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Saturday, January 23, 2016

George Grossmith Kills It



I have previously linked to a work of genius from 1915 (I was thinking 1908 before, for some undoubtedly persuasive at the time reason), Murders, by George Grossmith (namesake son of the original Ko-Ko in "The Mikado"). Having just now sat down and transcribed the lyrics from the song, I present them herewith. The number is half spoken. The narrator's voice most closely resembles Hans Conried as Snidely Whiplash, in a quiet, reflective moment:

I have a few confessions that I think I ought to make,
And I'll try to make them tenderly, for everybody's sake.
The first, about my laundress, who has left this world of strife;
If you'll listen I will tell you how she came to lose her life:

murdered her last Tuesday, for I thought it would be best
And never, never more will she tear buttons off my vest
And now I'll get my Sunday shirts and collars in one piece
For I murdered her last Tuesday; 'twas a merciful release.


There used to be an organ man who played along our street,
But now he'll never play again, his heart has ceased to beat.
I sallied forth one evening when the light was getting dim
And I pulled out my revolver and I pointed it at him

murdered him, that organ man, I don't think I was wrong.
He wasn't wanted in this world, he'd been here far too long.
Was it Saturday, or Friday now? I can't remember which,
But at any rate I murdered him without the slightest hitch.
(Poor fellow!)


A terrible misfortune has befallen our family:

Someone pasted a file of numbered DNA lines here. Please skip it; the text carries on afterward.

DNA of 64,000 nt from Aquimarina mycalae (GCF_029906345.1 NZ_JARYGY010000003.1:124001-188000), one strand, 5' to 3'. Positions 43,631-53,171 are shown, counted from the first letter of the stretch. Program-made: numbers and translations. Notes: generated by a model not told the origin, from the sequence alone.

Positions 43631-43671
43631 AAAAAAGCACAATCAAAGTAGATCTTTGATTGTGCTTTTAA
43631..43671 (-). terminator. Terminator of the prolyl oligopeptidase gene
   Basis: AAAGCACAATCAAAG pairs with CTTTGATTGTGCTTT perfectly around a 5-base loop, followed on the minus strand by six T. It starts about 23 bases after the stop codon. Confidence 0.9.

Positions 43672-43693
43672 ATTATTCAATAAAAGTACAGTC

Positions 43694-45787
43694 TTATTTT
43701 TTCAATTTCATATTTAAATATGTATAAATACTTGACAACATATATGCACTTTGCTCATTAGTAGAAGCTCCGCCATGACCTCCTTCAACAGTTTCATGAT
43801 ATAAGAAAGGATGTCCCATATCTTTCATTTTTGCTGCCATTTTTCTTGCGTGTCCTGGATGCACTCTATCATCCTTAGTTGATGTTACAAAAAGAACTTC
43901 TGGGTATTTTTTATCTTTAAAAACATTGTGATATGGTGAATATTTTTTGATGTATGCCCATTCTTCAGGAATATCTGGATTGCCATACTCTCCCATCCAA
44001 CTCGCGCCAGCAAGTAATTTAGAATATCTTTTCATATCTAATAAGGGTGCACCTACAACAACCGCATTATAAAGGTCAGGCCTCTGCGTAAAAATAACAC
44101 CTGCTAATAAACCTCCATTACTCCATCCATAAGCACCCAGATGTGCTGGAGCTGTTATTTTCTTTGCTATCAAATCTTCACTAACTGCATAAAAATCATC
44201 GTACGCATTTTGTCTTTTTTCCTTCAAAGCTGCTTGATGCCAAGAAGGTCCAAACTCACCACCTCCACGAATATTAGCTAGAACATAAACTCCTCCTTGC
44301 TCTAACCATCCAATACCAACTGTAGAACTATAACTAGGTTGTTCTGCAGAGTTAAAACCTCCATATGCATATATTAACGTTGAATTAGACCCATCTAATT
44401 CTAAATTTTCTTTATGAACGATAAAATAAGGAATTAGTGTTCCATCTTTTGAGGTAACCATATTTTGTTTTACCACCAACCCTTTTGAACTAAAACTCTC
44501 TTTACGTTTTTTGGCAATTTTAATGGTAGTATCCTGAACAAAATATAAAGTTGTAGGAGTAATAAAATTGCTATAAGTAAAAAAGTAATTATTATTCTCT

My wife's poor mother has gone off into eternity.
She used to give me lectures, but she won't do that again.
She said my conduct pained her, so I put her out of pain.

'Twas on a summer's morning that the dreadful deed was done.
No fuss or talk about it, just a bullet from a gun.
She never seemed contented, and I thought it time she went,
So I murdered her one morning; it was very kindly meant.


Another notoriety has left this world full speed,
And once again, I take the blame. Was I who did the deed.
It's my caddy I'm referring to, a most obnoxious lad;
If I'd let him live much longer, I'd have soon gone raving mad

So I slew him in a bunker; it was Wednesday of last week.
I approached him with my mashie, and I finished with the cleek
And nevermore my slicing nor my pulling will he guy
For I murdered him in bogey, and he had a lovely lie.


Take me away, Constable. I am quite ready.

[reprinted from my LiveJournal and transplanted here so I can find it more easily when needed]

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